On one side of the pendulum we are waiting for an amazing fulfilling calling that rocks our socks off and makes us look good. We can think that God would never want us to just have a normal job and average family, because we are too significant. Consider the story of Naaman (2 Kings Chapter 5). He has a terrible disease and is told that God will heal him if he washes in the Jordan River. Instead of being thankful and doing it, he complains about how dirty the river is. He complains about how it’s not good enough for him. It’s too simple. He likes things complicated. The message his servant gave him then is still relevant to us today.
2 Kings 5:13
13 Naaman’s servants went to him and said, “My father, if the prophet had told you to do some great thing, would you not have done it? How much more, then, when he tells you, ‘Wash and be cleansed’!”
Learn from Naaman. You are never too special and too spiritual to get a normal job, drive an old car, go to a community college, and marry an average person who loves you very much. If we are willing to do big things for God, then surely we can accept doing the small things. It may be God’s will for you to do something less glamorous, less fun, and less interesting than you expect. Are you willing to be faithful in the small things?
The other side of the pendulum is the tendency to over-spiritualize doing what you hate. It’s the martyr syndrome of never being happy unless you are miserable. You have to be suffering for the Lord, and withholding things from yourself, because you are too spiritual to have human needs.
Consider these verses:
7 Go, eat your food with gladness, and drink your wine with a joyful heart, for God has already approved what you do. 8 Always be clothed in white, and always anoint your head with oil. 9 Enjoy life with your wife, whom you love, all the days of this meaningless life that God has given you under the sun—all your meaningless days. For this is your lot in life and in your toilsome labor under the sun.10 Whatever your hand finds to do, do it with all your might, for in the realm of the dead, where you are going, there is neither working nor planning nor knowledge nor wisdom.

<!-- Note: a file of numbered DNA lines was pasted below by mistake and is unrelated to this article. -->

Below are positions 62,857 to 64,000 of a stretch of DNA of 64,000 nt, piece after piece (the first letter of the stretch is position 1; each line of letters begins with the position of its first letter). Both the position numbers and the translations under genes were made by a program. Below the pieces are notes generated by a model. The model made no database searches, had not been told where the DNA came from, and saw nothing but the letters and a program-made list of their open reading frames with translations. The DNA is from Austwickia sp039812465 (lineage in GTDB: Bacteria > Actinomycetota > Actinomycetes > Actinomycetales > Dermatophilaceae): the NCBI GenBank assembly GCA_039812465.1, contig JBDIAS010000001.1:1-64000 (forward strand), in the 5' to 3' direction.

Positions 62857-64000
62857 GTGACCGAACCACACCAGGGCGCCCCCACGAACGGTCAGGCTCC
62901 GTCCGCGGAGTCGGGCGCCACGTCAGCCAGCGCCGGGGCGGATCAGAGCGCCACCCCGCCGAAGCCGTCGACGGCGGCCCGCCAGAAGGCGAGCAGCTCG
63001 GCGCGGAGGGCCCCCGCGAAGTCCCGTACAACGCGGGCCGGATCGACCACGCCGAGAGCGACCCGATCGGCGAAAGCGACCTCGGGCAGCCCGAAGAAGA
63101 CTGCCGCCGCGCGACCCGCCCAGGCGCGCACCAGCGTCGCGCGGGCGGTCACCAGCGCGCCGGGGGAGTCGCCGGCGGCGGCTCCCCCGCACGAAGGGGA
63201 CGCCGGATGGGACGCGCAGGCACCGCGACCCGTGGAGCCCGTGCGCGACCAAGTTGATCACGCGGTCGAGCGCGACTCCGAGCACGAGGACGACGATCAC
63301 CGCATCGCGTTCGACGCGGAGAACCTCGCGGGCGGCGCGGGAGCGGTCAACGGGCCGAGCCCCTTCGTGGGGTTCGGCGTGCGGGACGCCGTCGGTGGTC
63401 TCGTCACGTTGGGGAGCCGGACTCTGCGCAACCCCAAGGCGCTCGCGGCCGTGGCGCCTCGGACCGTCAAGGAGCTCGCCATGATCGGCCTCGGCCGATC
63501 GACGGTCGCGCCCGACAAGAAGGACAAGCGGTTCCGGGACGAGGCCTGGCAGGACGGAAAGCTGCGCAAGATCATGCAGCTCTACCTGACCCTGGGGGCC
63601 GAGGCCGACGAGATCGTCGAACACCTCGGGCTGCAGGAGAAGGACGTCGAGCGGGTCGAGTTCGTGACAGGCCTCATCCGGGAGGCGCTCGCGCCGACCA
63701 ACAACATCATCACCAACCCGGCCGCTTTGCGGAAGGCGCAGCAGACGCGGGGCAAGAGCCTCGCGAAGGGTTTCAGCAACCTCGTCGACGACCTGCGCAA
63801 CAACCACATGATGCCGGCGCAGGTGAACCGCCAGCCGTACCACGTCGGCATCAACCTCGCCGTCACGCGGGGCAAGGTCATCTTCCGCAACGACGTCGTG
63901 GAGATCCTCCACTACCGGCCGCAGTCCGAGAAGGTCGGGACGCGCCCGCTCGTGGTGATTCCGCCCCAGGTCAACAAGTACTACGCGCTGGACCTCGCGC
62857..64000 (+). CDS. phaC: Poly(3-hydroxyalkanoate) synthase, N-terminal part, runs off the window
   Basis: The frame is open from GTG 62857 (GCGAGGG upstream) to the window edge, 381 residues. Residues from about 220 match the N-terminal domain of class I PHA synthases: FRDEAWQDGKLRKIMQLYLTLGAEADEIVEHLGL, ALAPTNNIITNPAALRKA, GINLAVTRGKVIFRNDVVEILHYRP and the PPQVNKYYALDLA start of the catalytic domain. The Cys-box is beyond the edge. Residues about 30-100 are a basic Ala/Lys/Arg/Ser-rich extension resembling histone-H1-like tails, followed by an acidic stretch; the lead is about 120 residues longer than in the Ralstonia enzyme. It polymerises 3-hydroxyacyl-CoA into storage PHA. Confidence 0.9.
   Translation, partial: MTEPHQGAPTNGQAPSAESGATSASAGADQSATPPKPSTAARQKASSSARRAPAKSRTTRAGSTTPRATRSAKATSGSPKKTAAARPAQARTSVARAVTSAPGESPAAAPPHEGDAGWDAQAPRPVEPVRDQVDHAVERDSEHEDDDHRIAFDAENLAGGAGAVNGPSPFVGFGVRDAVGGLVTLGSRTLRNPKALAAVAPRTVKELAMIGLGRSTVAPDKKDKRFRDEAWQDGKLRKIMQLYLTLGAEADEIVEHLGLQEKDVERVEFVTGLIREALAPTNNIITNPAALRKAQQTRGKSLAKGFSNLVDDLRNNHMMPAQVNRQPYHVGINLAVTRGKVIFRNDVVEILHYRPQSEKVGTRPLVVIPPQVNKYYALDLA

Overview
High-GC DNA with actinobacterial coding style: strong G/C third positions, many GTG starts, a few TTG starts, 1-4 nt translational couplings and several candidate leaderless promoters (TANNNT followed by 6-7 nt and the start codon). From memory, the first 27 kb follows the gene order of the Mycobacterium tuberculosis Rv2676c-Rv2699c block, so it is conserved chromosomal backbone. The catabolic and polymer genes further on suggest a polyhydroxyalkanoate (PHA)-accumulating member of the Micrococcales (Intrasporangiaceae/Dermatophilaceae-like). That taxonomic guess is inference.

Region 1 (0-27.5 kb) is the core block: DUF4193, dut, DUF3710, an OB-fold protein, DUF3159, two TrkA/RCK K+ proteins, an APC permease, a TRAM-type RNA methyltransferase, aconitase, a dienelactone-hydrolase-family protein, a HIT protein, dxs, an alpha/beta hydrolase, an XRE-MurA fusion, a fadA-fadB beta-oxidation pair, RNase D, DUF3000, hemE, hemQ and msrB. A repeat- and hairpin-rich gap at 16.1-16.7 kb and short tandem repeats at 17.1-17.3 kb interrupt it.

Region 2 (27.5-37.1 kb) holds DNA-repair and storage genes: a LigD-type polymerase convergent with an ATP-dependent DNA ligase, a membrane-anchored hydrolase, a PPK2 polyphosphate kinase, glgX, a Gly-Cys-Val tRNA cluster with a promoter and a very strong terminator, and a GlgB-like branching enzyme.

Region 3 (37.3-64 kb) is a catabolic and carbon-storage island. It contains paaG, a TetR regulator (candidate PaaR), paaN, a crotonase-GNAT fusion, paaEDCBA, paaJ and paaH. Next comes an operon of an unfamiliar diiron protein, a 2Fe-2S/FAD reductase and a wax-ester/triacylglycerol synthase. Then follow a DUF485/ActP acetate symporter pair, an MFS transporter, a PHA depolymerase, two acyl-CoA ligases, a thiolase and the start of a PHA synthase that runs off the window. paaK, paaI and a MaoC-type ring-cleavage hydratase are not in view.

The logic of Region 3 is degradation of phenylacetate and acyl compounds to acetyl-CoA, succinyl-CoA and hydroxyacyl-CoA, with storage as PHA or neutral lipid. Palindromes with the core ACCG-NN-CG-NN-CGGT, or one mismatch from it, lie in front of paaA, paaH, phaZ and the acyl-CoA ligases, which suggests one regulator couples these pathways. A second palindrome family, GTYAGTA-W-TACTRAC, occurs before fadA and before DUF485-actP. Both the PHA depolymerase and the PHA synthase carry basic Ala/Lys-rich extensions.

Did you get that? Read verse 7 again.
7 Go, eat your food with gladness, and drink your wine with a joyful heart, FOR GOD HAS ALREADY APRROVED WHAT YOU DO.
What a relief. It’s okay to go to a certain school because you just really like that school! It’s okay to marry that faithful Christian guy because you love him. Obviously, we need to take verse 7 into context, and recognize that God doesn’t approve of the sin you do. He approves of working hard and enjoying your life. Don’t get stressed because you are a plumber and you wonder if God really wants you to be a roofer. If you would rather be a roofer, then go be a roofer…but don’t make it a fluffed-up spiritual issue.
Some decisions that we make involve careful thinking. Some choices are more complex than others, but most choices do not have to be as complicated as we make them. They may be stressful, and they may be difficult, but they are not usually a web of confusion. We need to obey the commands that are already clearly spelled out in the Bible, pray, seek godly counsel, and then do whatever we want to do based on the direction we feel God is leading us to go. Remember that we are saved by grace through the blood of Jesus Christ. We are not saved by our perfect life choices. In closing, here are a few more verses to consider:
Therefore, I urge you, brothers and sisters, in view of God’s mercy, to offer your bodies as a living sacrifice, holy and pleasing to God—this is your true and proper worship. 2 Do not conform to the pattern of this world, but be transformed by the renewing of your mind. Then you will be able to test and approve what God’s will is—his good, pleasing and perfect will.
“Suppose one of you wants to build a tower. Won’t you first sit down and estimate the cost to see if you have enough money to complete it?
1 Timothy 5:8
8 Anyone who does not provide for their relatives, and especially for their own household, has denied the faith and is worse than an unbeliever.
He who finds a wife finds what is good and receives favor from the Lord.
Listen to advice and accept discipline, and at the end you will be counted among the wise.